Re: [Evolution] Strange behaviour of Ctrl-V

On Thu, 2010-07-01 at 06:46 -0400, Matthew Barnes wrote:
On Wed, 2010-06-30 at 20:29 -0430, Patrick O'Callaghan wrote:
I notice that in Evo 2.30.2 if I have a URL in the clipboard (copied
from a browser window for example) Edit->Paste (Ctrl-V) pastes the
*contents* of the URL as an attachment. To paste the URL itself I have
to use Edit->Paste Quotation (Shift-Ctrl-V).

IIRC this is a change and I'm not sure I like it. It seems odd that the
more usual option of pasting the URL -- which is what I want to do maybe
99.999% of the time -- is harder to get to. No doubt someone thought
that pasting the attachment might be useful, but I can't actually think
of a single reason why I would ever want to do that. I often complain to
people who waste bandwidth sending a page when they could send a URL.
What on Earth is the point?


The BZ reporter talks about what he's used to in Outlook, and I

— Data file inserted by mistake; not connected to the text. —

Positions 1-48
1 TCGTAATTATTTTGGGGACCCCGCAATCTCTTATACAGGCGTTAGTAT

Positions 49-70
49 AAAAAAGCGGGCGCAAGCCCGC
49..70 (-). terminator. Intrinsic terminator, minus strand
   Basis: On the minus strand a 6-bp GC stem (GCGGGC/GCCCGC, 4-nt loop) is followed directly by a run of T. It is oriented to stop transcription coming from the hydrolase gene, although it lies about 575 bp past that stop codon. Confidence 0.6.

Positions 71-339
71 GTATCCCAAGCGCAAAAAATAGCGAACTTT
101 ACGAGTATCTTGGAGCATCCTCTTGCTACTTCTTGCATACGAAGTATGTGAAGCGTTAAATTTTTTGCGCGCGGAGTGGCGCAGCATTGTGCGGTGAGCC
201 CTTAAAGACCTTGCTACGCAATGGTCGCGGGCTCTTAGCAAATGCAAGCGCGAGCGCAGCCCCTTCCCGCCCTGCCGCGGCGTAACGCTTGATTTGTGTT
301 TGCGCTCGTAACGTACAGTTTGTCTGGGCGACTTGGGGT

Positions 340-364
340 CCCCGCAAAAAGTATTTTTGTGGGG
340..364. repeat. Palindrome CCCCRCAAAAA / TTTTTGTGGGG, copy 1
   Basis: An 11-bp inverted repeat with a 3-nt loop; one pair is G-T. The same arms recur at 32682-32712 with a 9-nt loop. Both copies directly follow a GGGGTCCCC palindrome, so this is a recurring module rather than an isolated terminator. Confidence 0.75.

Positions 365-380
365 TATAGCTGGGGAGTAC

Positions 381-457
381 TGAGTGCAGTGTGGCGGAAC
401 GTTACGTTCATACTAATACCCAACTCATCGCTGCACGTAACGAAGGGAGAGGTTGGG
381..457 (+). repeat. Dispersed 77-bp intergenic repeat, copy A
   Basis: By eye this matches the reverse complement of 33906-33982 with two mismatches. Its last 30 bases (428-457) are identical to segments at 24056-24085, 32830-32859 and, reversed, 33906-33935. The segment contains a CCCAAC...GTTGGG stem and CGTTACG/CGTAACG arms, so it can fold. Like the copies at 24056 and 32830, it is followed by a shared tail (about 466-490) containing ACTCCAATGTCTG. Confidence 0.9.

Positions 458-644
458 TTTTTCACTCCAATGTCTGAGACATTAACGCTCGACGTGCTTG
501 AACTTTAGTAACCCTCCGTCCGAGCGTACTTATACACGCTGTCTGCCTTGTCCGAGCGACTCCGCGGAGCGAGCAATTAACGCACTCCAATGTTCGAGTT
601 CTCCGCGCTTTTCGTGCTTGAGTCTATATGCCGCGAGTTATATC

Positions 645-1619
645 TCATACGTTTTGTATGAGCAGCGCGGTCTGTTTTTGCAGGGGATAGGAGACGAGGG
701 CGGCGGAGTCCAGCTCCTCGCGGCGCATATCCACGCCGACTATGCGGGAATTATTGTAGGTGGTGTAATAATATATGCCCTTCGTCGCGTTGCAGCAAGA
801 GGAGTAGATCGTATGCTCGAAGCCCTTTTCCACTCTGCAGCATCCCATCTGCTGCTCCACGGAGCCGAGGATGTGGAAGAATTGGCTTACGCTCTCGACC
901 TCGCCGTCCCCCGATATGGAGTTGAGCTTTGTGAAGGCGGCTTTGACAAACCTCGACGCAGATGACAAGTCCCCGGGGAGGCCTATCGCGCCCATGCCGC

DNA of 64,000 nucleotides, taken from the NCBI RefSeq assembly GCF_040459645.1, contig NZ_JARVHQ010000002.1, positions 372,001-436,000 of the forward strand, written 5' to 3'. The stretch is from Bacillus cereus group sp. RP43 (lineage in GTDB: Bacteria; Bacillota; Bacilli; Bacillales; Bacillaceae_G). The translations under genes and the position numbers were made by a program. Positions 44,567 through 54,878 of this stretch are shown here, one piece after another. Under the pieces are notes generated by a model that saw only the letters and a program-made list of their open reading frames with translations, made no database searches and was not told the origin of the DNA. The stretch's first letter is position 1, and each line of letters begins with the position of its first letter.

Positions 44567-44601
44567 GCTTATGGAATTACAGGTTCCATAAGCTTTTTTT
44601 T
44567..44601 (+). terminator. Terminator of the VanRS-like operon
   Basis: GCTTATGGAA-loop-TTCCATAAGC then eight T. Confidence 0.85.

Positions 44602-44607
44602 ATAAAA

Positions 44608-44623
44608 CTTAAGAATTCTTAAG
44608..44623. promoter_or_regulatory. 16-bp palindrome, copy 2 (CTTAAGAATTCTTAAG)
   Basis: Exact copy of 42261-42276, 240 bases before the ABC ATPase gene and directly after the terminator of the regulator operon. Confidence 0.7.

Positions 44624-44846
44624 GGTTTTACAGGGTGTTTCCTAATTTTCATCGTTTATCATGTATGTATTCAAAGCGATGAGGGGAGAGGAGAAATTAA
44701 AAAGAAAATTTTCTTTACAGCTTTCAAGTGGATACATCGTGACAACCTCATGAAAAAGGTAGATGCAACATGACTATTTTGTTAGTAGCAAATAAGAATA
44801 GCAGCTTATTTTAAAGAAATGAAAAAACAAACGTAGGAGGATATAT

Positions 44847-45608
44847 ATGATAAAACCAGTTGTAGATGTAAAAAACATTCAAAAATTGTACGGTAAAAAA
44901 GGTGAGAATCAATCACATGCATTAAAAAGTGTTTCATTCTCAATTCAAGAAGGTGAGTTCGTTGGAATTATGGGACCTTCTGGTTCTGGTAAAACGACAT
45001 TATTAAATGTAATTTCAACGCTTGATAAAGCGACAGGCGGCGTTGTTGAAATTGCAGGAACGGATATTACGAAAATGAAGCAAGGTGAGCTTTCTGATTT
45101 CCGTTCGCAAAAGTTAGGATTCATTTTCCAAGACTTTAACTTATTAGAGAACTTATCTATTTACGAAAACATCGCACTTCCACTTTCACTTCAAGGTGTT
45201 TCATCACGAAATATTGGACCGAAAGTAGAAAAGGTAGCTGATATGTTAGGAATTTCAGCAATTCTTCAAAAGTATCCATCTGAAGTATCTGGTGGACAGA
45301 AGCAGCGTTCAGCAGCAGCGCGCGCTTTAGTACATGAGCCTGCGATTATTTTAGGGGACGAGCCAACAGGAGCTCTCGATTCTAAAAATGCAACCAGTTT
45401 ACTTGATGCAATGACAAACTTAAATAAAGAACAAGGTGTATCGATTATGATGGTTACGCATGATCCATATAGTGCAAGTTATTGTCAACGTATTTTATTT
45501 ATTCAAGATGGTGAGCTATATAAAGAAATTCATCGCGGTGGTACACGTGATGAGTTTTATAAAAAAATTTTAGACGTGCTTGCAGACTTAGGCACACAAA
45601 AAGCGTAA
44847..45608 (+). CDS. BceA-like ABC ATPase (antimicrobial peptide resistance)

appreciate that pasting a local file URI is probably useless as well,
but there already exist ways to get round that (e.g.

The comments on the BZ page all refer to Nautilus. However I'm not using
Nautilus, in fact I'm not even using the Gnome desktop. The URL I'm
trying to paste comes from the Chromium location bar running under KDE
4.4. If I copy-paste from other locations such as the Shell command
line, or even right-click and copy from a link within a web page, it
works as it should. In fact if I copy-paste from the location bar in
Firefox or Konqueror, it also works as it should.

One last point: using the middle mouse button to paste does insert the
URL and not the contents. I realize that this is a different mechanism
from the point of view of the X server, but the two methods work the
same with Firefox or Konqueror and work differently with Chromium. Is
this then a Chromium bug? All I know is that it used to work correctly
from my point of view and now it doesn't.

I could swallow this behaviour if it were limited to pasting within the
attachment area, but as it is now it fails to comply with the Principle
of Least Astonishment.


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